Along with shifting healthcare delivery and payment models, the practice of pharmacy shows many signs of transformation.
The face of pharmacy is changing. New pharmacy graduates are entering a profession where women now outnumber men, pharmacists are assuming greater responsibility in patient care, and more pharmacists are stepping outside of traditional practice settings.
With these new responsibilities have come increased stress levels, a growing workload, and for some pharmacists, a drop in overall satisfaction.
These were a few of the findings of the 2014 National Pharmacist Workforce Study, recently released by the American Association of Colleges of Pharmacy (AACP). Based on survey responses from 2,446 U.S. pharmacists, the study examined demographic characteristics, work contributions, and quality-of-life measures for today's pharmacists.
Caroline GaitherThe results show the realization of many anticipated trends within the industry, from the growing role of women in the workforce to the increased numbers of pharmacies now offering additional services such as medication therapy management (MTM) or immunizations.
"There were just some really big things that came out of the project that we had been looking for over time," said Caroline A. Gaither, PhD, a lead investigator of the study.
New pharmacists are entering a profession very different from what it was 20 or 30 years ago, but they report the highest commitment levels to their careers and express enthusiasm about helping the profession continue to transform.
Jon SchommerThe number of U.S. pharmacy-school graduates continues to reach record highs every year. In 1960, according to the AACP, there were fewer than 4,000 new pharmacy graduates; that number has grown from a total of 8,108 pharmacy graduates in 2004 to 13,838 in 2014.
Despite the increasing numbers of new pharmacists entering the industry each year, the report found that there has been a relative balance between supply and demand over the past five years. In 2013 the aggregate demand index was 3.24 on a 5-point scale, with 5 indicating high demand.
Jon C. Schommer, PhD, another lead investigator of the study, said that part of the reason the industry has been able to maintain a balance despite the large number of new pharmacists graduating each year is that many pharmacy veterans who began their career in the 1970s are beginning to retire.
This is creating balance for now, Schommer said, but he cautions that it won't be the case forever.
While there was also a boom of pharmacists in the 1970s, Schommer said, fewer new graduates entered the profession during the 1980s and part of the 1990s, which in turn will mean fewer retirees in the years ahead.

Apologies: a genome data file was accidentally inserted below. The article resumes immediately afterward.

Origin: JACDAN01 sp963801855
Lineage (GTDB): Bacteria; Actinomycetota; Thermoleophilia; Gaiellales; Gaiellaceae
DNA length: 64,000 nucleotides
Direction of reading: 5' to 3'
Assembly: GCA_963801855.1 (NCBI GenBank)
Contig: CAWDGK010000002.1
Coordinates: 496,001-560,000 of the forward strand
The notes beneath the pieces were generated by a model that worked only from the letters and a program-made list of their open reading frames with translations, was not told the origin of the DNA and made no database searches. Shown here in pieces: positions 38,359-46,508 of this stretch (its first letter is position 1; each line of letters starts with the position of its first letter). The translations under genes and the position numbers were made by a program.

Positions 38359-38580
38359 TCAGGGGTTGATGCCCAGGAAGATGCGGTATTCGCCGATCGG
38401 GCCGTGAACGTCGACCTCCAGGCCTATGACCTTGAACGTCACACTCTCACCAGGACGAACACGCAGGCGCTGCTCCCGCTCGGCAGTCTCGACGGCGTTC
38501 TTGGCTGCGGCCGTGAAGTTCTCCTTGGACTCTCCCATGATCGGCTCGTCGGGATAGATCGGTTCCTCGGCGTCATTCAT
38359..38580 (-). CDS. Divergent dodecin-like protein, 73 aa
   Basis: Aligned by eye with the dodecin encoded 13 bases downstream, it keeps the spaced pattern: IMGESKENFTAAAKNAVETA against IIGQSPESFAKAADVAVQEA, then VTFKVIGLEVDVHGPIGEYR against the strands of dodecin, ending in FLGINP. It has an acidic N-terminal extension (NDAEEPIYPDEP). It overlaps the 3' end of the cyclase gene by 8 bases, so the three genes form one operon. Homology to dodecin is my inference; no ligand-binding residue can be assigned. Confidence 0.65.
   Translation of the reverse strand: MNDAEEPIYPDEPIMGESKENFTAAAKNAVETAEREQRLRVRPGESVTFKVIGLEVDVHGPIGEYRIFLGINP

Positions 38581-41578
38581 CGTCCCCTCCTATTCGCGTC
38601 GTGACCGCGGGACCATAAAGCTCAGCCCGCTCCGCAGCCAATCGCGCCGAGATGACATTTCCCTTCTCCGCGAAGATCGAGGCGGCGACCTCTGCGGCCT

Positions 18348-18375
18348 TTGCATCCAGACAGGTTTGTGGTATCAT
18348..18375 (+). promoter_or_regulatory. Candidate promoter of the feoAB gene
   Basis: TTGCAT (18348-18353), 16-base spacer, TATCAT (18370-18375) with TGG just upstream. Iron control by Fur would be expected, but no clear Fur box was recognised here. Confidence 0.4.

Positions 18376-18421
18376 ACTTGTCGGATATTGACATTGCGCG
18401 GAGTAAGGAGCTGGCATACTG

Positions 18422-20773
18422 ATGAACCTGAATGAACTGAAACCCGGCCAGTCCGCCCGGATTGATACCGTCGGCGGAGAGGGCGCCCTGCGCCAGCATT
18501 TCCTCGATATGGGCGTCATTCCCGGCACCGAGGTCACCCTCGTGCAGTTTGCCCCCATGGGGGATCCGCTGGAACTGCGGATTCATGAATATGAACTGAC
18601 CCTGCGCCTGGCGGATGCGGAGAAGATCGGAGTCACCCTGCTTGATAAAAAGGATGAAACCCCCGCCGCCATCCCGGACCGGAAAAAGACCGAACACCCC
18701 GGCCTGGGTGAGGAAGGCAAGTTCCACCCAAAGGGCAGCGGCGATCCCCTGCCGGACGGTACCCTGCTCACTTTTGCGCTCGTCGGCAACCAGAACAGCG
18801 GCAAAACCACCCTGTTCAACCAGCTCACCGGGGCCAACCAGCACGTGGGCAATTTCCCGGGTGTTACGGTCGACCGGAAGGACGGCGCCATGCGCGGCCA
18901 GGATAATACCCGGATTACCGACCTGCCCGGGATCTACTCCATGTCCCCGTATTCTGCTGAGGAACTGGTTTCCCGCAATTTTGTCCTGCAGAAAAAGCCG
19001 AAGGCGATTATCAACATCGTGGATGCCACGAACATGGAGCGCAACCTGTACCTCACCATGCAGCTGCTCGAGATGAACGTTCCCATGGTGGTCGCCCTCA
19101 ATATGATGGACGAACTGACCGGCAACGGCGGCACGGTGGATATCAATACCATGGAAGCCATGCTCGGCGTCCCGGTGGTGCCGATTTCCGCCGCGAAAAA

"It's not going to last very long, so five years from now, we're in trouble if we don't expand what we do," he said.
Pharmacists new to the profession say that networking, actively taking advantage of opportunities presented in pharmacy school, and willingness to move beyond a preferred location helped them secure jobs in the field.
Paul Stranges, PharmD, BCPS, BCACP, said that he used the job-placement tool provided by the American Society of Health-System Pharmacists and networking to find his positions as clinical pharmacist at Barnes Jewish Hospital and assistant professor of pharmacy practice at St. Louis College of Pharmacy.
"It's intimidating at first, because it's unknown, but there are a lot of helpful things out there that helped guide me to try to find a job that's within the field that I am looking for," he said.
The study also found that practice settings for pharmacists are becoming more diverse. For the first time in the study's history, the number of pharmacists reporting that they work in a community practice setting dropped below 50%, to 44.1%.
However, since 2009, the percentage of active pharmacists working in a hospital setting, other patient-care practice, and other non-patient-care practice has grown. According to the 2014 findings, 29.4% of actively practicing pharmacists now work in hospital settings, while 16.7% work in other patient-care practices, and 7.5% work in other non-patient-care practices.
"The individuals who used to work in community are shifting to these other practices, and we don't exactly know why that might be. It could be more opportunity in those sectors," Gaither said.
For the first time since the workforce study was launched in 2000, findings reveal that women outnumber men in the workforce. In 2014, 57.1% of actively practicing pharmacists were females.
"We're now a female-dominated profession, in terms of numbers," Schommer said.
Women are also assuming more leadership roles in the industry. According to the study, in 2014 55.2% of women were in pharmacy-management positions, compared to 44.8% of men.